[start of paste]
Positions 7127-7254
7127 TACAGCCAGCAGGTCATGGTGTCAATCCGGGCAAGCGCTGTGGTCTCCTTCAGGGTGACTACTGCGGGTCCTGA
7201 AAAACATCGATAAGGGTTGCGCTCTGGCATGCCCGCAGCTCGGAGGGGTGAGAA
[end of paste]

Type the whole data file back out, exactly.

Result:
Positions 7127-7254
7127 TACAGCCAGCAGGTCATGGTGTCAATCCGGGCAAGCGCTGTGGTCTCCTTCAGGGTGACTACTGCGGGTCCTGA
7201 AAAACATCGATAAGGGTTGCGCTCTGGCATGCCCGCAGCTCGGAGGGGTGAGAA